Eugene "Flash" Thompson has been the one dimensional stuff of nerd nightmares for decades, but in his modern incarnation he's been redeemed as a paraplegic war hero and misunderstood guy. This issue pulls off a truly heroic volume of character development while never sacrificing a single panel of plot. Flash is living a tenuous double life, as a costumed government operative and as a "normal" guy trying to keep his relationship stable, so when some unresolved family business pops up, it fleshes out past behavior (okay, maybe it's a retcon -- it's a smooth one if so) and really does a lot to lift the "performance" of Flash as a protagonist. Peter Parker makes an uncredited guest appearance that's spot on, and every time the phone rings, nobody wants to answer. A really deep surprise that engages more and more on subsequent reads.


Riveting work here, some of the most compelling stuff we've seen in a while.


Honorable Mentions: Stuff worth noting, even if it's not good enough to buy

"Skullkickers" #9 was so very close to making it work, as it accomplishes almost everything that IDW's "Dungeons & Dragons" title does, with more character (thanks to its smaller cast). The end of the issue seemed a little abrupt and some elements seemed a little facile, but the lead characters are so darned charming that it managed to pull off some entertainment anyway.

"I.C.E." #1 is like watching The Rock star in "Law & Order SVU," switching "immigration" with "sex crimes." Literally -- look at the cover! They totally drew the lead agent (with his ambiguous ethnic status) to look a lot like Dwayne Johnson. On the low edge of "TV good," this would have been fine to flip through late at night on some of the high channels of your dial, but to spend specific money on it? That doesn't seem right.

"Mission" #6 had a nice, gritty twist at the end that tossed the entire series into question, with this issue feeling like a moodier episode of "24." The tension of the protagonist's struggle was very effectively depicted, and with tighter, more succinct plotting it could have really been something.

"Amazing Spider-Man" #666 borrowed a page from the "Invincible" manual, flitting from scene to scene and checking in on a huge cast, trying to string together a set of scenes and call it a story. Interesting? Sure -- so are random conversations you hear walking along the food court at a mall. That doesn't make a story, nor would you pay for it. Love the art and Spidey's general vibe, though.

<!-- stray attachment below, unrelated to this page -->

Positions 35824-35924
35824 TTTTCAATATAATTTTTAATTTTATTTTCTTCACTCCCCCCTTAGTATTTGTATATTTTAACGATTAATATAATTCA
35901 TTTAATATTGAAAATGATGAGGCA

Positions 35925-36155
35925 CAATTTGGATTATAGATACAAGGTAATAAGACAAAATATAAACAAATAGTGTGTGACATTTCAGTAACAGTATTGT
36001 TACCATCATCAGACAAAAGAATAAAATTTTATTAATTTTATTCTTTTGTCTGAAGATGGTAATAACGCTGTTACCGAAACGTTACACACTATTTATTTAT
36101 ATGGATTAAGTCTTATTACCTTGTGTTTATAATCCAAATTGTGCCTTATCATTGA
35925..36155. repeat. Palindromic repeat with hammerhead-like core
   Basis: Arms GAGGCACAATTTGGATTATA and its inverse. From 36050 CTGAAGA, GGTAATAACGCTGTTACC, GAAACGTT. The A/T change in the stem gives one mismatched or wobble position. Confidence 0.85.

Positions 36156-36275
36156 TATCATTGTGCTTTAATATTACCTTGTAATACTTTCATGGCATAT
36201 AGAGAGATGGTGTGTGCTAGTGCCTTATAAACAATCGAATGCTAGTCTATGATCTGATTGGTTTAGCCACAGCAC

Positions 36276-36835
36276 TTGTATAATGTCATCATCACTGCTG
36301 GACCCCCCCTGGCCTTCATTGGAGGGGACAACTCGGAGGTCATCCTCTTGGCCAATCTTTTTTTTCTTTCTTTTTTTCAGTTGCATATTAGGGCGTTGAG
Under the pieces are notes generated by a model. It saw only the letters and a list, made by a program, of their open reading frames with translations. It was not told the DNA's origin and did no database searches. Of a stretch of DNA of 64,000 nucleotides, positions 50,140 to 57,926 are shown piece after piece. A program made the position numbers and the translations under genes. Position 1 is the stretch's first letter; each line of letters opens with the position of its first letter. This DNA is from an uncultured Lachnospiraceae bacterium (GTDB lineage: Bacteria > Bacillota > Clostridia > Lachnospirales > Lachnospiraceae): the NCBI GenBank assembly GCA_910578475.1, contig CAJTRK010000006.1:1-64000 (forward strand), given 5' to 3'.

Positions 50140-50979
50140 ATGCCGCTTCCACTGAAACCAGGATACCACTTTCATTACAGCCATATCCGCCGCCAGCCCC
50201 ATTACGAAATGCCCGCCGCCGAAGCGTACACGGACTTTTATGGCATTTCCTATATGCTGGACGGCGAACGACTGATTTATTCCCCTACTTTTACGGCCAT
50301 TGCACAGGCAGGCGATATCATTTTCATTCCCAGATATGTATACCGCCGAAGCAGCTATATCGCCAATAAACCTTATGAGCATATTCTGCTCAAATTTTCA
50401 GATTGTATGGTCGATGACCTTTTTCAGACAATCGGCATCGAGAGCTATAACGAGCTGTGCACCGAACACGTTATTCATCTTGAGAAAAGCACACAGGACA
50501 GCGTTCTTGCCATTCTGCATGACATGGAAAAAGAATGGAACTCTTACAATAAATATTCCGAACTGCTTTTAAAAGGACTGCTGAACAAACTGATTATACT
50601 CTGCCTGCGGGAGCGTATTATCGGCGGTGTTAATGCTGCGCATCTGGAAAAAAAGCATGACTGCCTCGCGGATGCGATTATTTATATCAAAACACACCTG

Speaking of the son of Omni-Man, "Invincible" #81 was a bit of an improvement as it had an actual beginning, middle and end to itself as a narrative, also tying up a storyline from the previous issue. In that so many of the issues are open ended (and open starting) that's fine, but things weren't exactly riveting.

"Executive Assistant Violet" #1 had another great, smart, powerful female lead character in a plot that did nothing for her, from the stereotypical vapid client (down to his extreme close up on the phrase "clothing optional" -- oh, and that stereotype was done much better in "Cover Girl") to the fairly tepid action scenes. The overall ideas are solid, but the execution failed to thrill.

"Last Mortal" #3 had some flashbacks to flesh out the lead character, introducing a new character and creating a good back and forth, but the artwork robbed the story of some of its impact (a supposedly beautiful girl blends in with the rest of the artwork, as she never even got a close up or a remarkable head shot to establish her aesthetic superiority).

Wolverine's journey towards discontent continues in "X-Men: Schism" #2, which was paced a little too quickly (a character pops up in a moment that could have been big but felt rushed) while a new Hellfire Club membership walks similar territory as the "Doom Patrol" in finding antagonists. The difference between Logan's perspective and Scott's is starting to drift farther apart, showing the WWE style possibilities for different franchises. Okay.